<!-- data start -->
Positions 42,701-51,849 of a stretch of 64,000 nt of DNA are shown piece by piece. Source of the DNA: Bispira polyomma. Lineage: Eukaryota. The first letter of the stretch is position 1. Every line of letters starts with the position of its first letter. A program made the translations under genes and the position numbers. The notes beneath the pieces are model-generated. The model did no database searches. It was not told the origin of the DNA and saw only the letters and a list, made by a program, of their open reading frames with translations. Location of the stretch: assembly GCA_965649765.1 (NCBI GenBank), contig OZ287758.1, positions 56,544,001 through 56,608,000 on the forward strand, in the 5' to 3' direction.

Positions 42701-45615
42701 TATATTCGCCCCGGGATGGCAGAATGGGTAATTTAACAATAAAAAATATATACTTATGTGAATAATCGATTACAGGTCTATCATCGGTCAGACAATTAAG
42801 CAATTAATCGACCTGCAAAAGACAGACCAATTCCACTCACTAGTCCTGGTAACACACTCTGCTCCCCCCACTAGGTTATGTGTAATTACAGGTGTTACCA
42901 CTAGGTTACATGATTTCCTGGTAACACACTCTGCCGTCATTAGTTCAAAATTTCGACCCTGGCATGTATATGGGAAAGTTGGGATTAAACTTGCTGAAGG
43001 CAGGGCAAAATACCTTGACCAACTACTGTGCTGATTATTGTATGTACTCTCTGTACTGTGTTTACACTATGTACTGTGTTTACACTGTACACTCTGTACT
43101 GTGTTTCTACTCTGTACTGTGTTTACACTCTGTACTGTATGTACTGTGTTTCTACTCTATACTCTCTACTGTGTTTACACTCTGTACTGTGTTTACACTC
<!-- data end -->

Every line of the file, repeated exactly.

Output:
Positions 42,701-51,849 of a stretch of 64,000 nt of DNA are shown piece by piece. Source of the DNA: Bispira polyomma. Lineage: Eukaryota. The first letter of the stretch is position 1. Every line of letters starts with the position of its first letter. A program made the translations under genes and the position numbers. The notes beneath the pieces are model-generated. The model did no database searches. It was not told the origin of the DNA and saw only the letters and a list, made by a program, of their open reading frames with translations. Location of the stretch: assembly GCA_965649765.1 (NCBI GenBank), contig OZ287758.1, positions 56,544,001 through 56,608,000 on the forward strand, in the 5' to 3' direction.

Positions 42701-45615
42701 TATATTCGCCCCGGGATGGCAGAATGGGTAATTTAACAATAAAAAATATATACTTATGTGAATAATCGATTACAGGTCTATCATCGGTCAGACAATTAAG
42801 CAATTAATCGACCTGCAAAAGACAGACCAATTCCACTCACTAGTCCTGGTAACACACTCTGCTCCCCCCACTAGGTTATGTGTAATTACAGGTGTTACCA
42901 CTAGGTTACATGATTTCCTGGTAACACACTCTGCCGTCATTAGTTCAAAATTTCGACCCTGGCATGTATATGGGAAAGTTGGGATTAAACTTGCTGAAGG
43001 CAGGGCAAAATACCTTGACCAACTACTGTGCTGATTATTGTATGTACTCTCTGTACTGTGTTTACACTATGTACTGTGTTTACACTGTACACTCTGTACT
43101 GTGTTTCTACTCTGTACTGTGTTTACACTCTGTACTGTATGTACTGTGTTTCTACTCTATACTCTCTACTGTGTTTACACTCTGTACTGTGTTTACACTC